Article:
APPENDIX A: NEW DISCOVERY RULES REFERENCE MATERIALS

1. Price Ainsworth, Spoliation 1998, University of Houston Law Foundation, Civil Discovery Under the New Rules Seminar, at Tab R (1998).

2. Alex Wilson Albright, Charles Herring, Jr., and Robert H. Pemberton, Handbook on Texas Discovery Practice: The New Rules Governing Discovery (1999).

3. Joe Amberson, Civil Discovery Under the New Rules: 18 Discovery Traps: What You Must Know to Stay Out of Trouble, unpublished manuscript on file with the Supreme Court of Texas (1999).

4. Kim J. Askew, Written Discovery Under the New Rules: Drafting Effective Requests and Proper Responses, State Bar of Texas, 12th Annual Advanced Evidence and Discovery Course, at Tab D (1999).

5. Kim J. Askew, Written Discovery Under the New Texas Rules of Civil Procedure, State Bar of Texas, The New Rules of Discovery: Issues for Business, Personal Injury and Family Law Litigators, at Tab D (1999).

6. Elizabeth G. (Heidi) Bloch, Strategic Considerations in Pursuing and Responding to a Discovery Mandamus, University of Houston Law Foundation, Civil Discovery Under the New Rules Seminar, at Tab O (1998).

7. E. Leon Carter, Discovery About Experts, University of Houston Law Foundation, Civil Discovery Under the New Rules Seminar, at Tab Q (1998).

8. Ricardo G. Cedillo, Experts Under the New Rules, University of Texas School of Law, 4th Annual Evidence and Discovery Symposium, at Tab 11 (1999).

9. Scott M. Clearman, Jennifer Witten Clearman, and Cory S. Fein, Discovery of Computer Based Information, University of Houston Law Foundation, Civil Discovery Under the New Rules Seminar, at Tab I (1998).

10. Donald Colleluori, Admissions and Interrogatories: Complying With Litigation Control Plans and Drafting Good Paper Discovery in Complex Cases, University of Houston Law Foundation, Civil Discovery Under the New Rules Seminar, at Tab L (1998).

11. Mark Cumden, New Discovery Rules Going to Texas Judges, Dallas Morning News, Nov. 16, 1998, at D1.

12. Doyle Curry, Objecting to Discovery Documents, 12th Annual Advanced Evidence and Discovery Course, at Tab T (1999).

13. Casey Dobson, Litigators Beware—New Rules of Discovery, The Texas Lawyers’ Insurance Exchange, Legal Malpractice Advisory, Issue No. 3, 1998, at 1.

 

1 The new discovery rules were promulgated in two orders, Order in Misc. Docket 98-9196, dated November 9, 1998 (the “November 9 Order”), reprinted in 61 Tex. B.J. 1139 (Dec. 1998), and Order in Misc. Docket 98-9224, dated December 31, 1998 (the “Technical Corrections” Order), reprinted in 62 Tex. B.J. 115 (Feb. 1999).

2 Part III focuses only on cases that address issues unique to the new discovery rules. It does not address cases arising under the new rules that apply preexisting legal principles that are carried over unaltered from the former discovery rules.

3 These tasks were made even more challenging by some initial, occasional confusion as to the correct text of the rules. As noted above, the new discovery rules were promulgated in two orders, the November 9 Order and the December 31 “Technical Corrections” Order. In addition to these two promulgations, the Court earlier had released three draft versions for comment. In the early months of 1999, some people mistakenly relied on one of the draft versions or only on the November 9 Order. See also Part II(A), below, discussing transition issues and the relationship between the November 9 Order and the Technical Corrections Order.

4 We also made available redlined and clean copies of documents that consolidate the November 9 Order and the Technical Corrections Order, copies of each draft of the discovery rules that the Court released for comment, and derivation and distribution tables. These materials can be accessed two different ways from the Texas Judiciary home page at www.courts.state.tx.us: (1) click on “Supreme Court” and then “Rules”; or (2) click on “Court Rules and Texas Law” and then “Procedures and Rules Revisions.”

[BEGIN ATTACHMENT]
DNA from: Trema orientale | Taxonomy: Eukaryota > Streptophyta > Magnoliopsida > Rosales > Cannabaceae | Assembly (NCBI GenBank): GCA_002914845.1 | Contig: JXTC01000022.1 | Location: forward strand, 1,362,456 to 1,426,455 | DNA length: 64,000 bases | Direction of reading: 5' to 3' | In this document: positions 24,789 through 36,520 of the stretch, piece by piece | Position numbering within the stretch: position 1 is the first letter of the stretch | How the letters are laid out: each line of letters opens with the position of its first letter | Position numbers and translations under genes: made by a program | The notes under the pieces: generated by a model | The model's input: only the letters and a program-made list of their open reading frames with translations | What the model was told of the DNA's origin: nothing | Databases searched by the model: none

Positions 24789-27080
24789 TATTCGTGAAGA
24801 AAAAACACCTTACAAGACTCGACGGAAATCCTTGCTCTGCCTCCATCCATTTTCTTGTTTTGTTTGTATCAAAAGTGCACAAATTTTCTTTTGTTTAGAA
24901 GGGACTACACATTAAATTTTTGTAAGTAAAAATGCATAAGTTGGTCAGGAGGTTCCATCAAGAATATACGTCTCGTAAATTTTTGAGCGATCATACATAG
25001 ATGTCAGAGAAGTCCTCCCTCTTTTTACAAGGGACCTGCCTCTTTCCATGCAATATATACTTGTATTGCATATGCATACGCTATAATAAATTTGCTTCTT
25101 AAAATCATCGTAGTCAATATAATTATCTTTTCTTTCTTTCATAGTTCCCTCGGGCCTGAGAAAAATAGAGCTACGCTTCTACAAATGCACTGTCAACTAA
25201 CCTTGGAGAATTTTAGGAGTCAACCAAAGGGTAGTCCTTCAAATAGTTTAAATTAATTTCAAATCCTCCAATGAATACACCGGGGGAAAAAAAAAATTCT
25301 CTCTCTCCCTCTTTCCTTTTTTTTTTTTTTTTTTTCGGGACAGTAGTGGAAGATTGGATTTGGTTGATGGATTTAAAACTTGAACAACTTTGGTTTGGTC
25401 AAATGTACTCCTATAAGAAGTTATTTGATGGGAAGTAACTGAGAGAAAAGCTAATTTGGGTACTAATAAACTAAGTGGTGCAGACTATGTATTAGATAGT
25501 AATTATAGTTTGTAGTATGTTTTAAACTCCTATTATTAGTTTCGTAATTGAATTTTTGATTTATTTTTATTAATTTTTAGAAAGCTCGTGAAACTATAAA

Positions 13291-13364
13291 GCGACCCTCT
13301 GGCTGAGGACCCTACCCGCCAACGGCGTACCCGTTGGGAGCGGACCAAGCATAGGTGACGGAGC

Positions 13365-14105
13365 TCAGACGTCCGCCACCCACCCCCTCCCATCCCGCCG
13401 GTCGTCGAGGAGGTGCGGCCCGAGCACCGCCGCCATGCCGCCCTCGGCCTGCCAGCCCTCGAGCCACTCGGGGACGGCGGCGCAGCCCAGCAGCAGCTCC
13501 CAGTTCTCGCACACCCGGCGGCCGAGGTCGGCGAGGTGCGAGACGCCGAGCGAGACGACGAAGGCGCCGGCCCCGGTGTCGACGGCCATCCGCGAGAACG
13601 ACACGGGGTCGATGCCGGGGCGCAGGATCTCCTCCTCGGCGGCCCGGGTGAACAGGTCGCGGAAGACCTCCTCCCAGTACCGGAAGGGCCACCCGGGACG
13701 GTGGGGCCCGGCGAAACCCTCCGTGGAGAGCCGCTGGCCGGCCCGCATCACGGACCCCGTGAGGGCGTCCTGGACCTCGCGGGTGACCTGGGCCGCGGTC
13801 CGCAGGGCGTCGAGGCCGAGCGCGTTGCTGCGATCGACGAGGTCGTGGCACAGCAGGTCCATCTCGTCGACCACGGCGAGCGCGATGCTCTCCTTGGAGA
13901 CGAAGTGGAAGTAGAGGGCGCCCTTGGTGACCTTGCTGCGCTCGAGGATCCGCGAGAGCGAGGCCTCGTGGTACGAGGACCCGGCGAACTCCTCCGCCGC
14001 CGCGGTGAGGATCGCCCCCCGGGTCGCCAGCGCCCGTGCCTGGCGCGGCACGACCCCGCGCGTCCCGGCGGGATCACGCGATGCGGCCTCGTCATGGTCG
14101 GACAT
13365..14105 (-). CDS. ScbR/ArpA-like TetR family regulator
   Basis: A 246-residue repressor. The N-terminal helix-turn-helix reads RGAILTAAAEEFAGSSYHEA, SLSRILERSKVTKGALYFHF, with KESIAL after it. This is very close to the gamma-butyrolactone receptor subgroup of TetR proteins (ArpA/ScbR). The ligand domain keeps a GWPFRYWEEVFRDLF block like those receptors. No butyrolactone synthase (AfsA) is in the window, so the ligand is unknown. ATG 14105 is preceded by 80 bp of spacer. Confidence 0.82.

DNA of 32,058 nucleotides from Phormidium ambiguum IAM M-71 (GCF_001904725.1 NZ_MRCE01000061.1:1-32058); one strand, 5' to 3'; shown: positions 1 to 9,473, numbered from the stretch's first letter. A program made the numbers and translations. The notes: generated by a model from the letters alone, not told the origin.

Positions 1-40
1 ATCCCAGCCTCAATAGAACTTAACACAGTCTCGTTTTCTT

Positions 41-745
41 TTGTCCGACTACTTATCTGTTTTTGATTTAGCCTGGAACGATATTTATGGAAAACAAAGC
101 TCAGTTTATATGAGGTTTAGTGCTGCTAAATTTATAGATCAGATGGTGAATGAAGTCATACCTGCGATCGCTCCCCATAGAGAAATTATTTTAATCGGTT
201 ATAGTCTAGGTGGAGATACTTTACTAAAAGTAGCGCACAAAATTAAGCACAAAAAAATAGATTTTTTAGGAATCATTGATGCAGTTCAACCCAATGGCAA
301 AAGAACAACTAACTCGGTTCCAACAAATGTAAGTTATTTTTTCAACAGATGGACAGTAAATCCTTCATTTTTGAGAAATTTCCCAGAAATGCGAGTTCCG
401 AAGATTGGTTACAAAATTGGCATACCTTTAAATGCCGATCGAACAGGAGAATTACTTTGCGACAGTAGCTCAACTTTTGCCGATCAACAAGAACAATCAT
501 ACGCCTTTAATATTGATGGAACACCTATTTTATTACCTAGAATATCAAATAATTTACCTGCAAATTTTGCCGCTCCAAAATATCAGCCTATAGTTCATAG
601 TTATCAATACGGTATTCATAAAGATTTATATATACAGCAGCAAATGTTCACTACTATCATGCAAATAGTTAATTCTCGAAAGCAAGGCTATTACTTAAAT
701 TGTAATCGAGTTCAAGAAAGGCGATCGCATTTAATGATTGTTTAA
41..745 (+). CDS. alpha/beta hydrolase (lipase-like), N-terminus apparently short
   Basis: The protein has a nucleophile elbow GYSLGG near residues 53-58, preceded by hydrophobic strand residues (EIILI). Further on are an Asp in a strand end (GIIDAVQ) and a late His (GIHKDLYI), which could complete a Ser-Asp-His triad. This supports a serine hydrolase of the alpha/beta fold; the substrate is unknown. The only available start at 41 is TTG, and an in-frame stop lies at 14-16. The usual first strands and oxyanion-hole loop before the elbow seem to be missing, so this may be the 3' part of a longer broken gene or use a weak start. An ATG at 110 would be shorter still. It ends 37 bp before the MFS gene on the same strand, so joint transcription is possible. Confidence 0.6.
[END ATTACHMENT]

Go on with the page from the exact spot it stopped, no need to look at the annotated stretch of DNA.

The standard practice of the Court in recent years has been to post on the website all rules promulgations, as well as all drafts it has released for public comment.

5 You are invited to submit citations to or copies of any other articles or CLE materials addressing the new discovery rules that are not yet included on this list.

This list does not include regularly published treatises or guides to Texas procedural rules, such as those of Professor Dorsaneo and Justice O’Connor. These commentators, among others, have published updated volumes that address the new discovery rules.

6 Cf. the Maytag repairman in the familiar television commercials.

7 Tex. R. Civ. P. 199.5.

8 See David C. Kent, The Lawyer as “Potted Plant”, Texas Lawyer, Aug. 24, 1998, at 24.

9 Rule 190.4.

10 Rule 190.3. This information is from the State Bar Court Rules Committee.

11 See Kenneth G. Raggio, Discovery Rules Don’t Work in Family Law Cases, Texas Lawyer (Dec. 6, 1999), at 30.

12 The input of the Family Law Section was invaluable as the new discovery rules were being drafted. For example, the separate Level 2 discovery period for family law cases, see Rule 190.3(b)(1)(A) (ending 30 days before the date the case is set for trial); compare Rule 190.3(b)(1)(B) (discovery period in other Level 2 cases ends 9 months after discovery is initiated), was based on a suggestion from this group and addresses the fact that the evidence in family law cases typically continues to evolve until trial. See also Letter from Cheryl L. Wilson to Chief Justice Thomas R. Phillips, Feb. 19, 1999 (conveying resolution from Family Law Section commending Supreme Court’s receptiveness to Section’s input) (on file with the Supreme Court of Texas).

13 Explanatory Statement Accompanying the 1999 Amendments to the Rules of Civil Procedure Governing Discovery 7 1.

14 In addition to the three issues identified above, see also Part II(E)(1), (I)(2), and J, below.